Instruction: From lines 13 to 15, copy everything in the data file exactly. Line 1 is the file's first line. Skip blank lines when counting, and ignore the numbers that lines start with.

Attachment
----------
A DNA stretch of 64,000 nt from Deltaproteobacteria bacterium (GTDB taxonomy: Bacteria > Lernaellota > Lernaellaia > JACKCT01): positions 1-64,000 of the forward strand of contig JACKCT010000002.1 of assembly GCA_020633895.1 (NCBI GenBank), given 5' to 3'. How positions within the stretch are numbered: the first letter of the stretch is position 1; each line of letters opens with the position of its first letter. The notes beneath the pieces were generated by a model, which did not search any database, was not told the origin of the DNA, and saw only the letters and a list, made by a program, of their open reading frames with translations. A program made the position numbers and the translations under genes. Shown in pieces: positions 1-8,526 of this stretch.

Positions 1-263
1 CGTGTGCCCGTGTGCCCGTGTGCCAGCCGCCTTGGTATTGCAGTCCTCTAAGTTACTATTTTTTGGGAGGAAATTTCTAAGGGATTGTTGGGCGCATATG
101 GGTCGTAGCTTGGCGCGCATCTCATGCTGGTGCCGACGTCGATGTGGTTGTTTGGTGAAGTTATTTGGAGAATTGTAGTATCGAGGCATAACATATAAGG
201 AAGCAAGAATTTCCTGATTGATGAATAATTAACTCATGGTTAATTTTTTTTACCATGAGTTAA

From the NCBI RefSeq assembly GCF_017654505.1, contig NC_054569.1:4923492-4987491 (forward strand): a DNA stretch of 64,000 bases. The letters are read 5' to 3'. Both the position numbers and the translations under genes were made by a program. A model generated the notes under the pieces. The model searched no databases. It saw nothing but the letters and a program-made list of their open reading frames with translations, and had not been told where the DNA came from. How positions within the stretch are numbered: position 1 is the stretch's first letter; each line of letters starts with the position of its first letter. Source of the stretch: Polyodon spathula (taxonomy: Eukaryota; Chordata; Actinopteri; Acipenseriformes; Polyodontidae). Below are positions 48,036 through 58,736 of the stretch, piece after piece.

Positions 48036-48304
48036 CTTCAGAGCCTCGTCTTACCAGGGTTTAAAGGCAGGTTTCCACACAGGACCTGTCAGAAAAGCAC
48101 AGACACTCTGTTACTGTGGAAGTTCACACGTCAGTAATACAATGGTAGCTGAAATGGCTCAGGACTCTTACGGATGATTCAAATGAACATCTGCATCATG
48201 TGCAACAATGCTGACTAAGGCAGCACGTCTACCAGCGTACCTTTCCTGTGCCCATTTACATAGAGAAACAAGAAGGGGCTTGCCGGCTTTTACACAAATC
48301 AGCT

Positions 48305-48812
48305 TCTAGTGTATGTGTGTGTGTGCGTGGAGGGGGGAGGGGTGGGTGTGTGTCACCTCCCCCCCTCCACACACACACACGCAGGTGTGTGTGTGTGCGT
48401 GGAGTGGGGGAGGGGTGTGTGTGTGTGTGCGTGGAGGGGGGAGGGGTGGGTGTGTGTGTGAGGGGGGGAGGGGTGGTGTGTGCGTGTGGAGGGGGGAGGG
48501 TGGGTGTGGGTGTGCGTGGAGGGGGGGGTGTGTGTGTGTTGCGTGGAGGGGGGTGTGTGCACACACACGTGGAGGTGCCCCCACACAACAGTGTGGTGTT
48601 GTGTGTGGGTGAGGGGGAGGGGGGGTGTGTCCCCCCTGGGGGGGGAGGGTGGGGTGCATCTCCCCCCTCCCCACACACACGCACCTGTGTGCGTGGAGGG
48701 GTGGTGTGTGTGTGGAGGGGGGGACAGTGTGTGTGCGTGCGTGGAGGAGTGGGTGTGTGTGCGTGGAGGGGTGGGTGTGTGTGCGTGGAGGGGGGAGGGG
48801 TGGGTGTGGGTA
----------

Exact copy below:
48305 TCTAGTGTATGTGTGTGTGTGCGTGGAGGGGGGAGGGGTGGGTGTGTGTCACCTCCCCCCCTCCACACACACACACGCAGGTGTGTGTGTGTGCGT
48401 GGAGTGGGGGAGGGGTGTGTGTGTGTGTGCGTGGAGGGGGGAGGGGTGGGTGTGTGTGTGAGGGGGGGAGGGGTGGTGTGTGCGTGTGGAGGGGGGAGGG
48501 TGGGTGTGGGTGTGCGTGGAGGGGGGGGTGTGTGTGTGTTGCGTGGAGGGGGGTGTGTGCACACACACGTGGAGGTGCCCCCACACAACAGTGTGGTGTT